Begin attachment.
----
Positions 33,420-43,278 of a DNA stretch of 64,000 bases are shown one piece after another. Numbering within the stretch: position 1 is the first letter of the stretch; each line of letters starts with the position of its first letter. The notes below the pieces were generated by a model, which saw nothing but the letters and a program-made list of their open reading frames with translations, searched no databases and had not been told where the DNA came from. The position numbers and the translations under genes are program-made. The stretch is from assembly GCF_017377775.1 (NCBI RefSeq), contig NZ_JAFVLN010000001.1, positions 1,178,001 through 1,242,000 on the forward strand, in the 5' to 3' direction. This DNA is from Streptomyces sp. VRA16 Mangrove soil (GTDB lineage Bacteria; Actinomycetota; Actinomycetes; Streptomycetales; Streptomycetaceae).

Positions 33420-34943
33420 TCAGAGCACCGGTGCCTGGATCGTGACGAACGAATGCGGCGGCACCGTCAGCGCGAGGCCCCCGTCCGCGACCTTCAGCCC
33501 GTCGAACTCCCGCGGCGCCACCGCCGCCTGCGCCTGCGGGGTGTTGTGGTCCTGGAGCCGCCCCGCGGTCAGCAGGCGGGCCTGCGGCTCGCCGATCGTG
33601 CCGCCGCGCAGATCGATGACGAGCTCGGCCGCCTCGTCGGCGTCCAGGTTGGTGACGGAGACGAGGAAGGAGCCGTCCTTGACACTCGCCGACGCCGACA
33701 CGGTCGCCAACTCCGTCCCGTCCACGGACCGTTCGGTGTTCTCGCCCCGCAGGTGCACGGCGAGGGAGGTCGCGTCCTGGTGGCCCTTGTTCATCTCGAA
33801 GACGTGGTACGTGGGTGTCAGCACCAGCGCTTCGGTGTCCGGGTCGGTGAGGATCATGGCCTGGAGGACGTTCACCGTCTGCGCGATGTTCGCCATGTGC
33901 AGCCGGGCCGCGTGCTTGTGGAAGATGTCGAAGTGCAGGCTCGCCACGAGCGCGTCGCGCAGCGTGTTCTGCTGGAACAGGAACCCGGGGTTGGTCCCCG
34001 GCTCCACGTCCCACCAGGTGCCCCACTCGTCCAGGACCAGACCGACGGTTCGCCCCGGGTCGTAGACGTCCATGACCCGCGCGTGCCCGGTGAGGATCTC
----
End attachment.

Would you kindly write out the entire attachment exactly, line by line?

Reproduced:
Positions 33,420-43,278 of a DNA stretch of 64,000 bases are shown one piece after another. Numbering within the stretch: position 1 is the first letter of the stretch; each line of letters starts with the position of its first letter. The notes below the pieces were generated by a model, which saw nothing but the letters and a program-made list of their open reading frames with translations, searched no databases and had not been told where the DNA came from. The position numbers and the translations under genes are program-made. The stretch is from assembly GCF_017377775.1 (NCBI RefSeq), contig NZ_JAFVLN010000001.1, positions 1,178,001 through 1,242,000 on the forward strand, in the 5' to 3' direction. This DNA is from Streptomyces sp. VRA16 Mangrove soil (GTDB lineage Bacteria; Actinomycetota; Actinomycetes; Streptomycetales; Streptomycetaceae).

Positions 33420-34943
33420 TCAGAGCACCGGTGCCTGGATCGTGACGAACGAATGCGGCGGCACCGTCAGCGCGAGGCCCCCGTCCGCGACCTTCAGCCC
33501 GTCGAACTCCCGCGGCGCCACCGCCGCCTGCGCCTGCGGGGTGTTGTGGTCCTGGAGCCGCCCCGCGGTCAGCAGGCGGGCCTGCGGCTCGCCGATCGTG
33601 CCGCCGCGCAGATCGATGACGAGCTCGGCCGCCTCGTCGGCGTCCAGGTTGGTGACGGAGACGAGGAAGGAGCCGTCCTTGACACTCGCCGACGCCGACA
33701 CGGTCGCCAACTCCGTCCCGTCCACGGACCGTTCGGTGTTCTCGCCCCGCAGGTGCACGGCGAGGGAGGTCGCGTCCTGGTGGCCCTTGTTCATCTCGAA
33801 GACGTGGTACGTGGGTGTCAGCACCAGCGCTTCGGTGTCCGGGTCGGTGAGGATCATGGCCTGGAGGACGTTCACCGTCTGCGCGATGTTCGCCATGTGC
33901 AGCCGGGCCGCGTGCTTGTGGAAGATGTCGAAGTGCAGGCTCGCCACGAGCGCGTCGCGCAGCGTGTTCTGCTGGAACAGGAACCCGGGGTTGGTCCCCG
34001 GCTCCACGTCCCACCAGGTGCCCCACTCGTCCAGGACCAGACCGACGGTTCGCCCCGGGTCGTAGACGTCCATGACCCGCGCGTGCCCGGTGAGGATCTC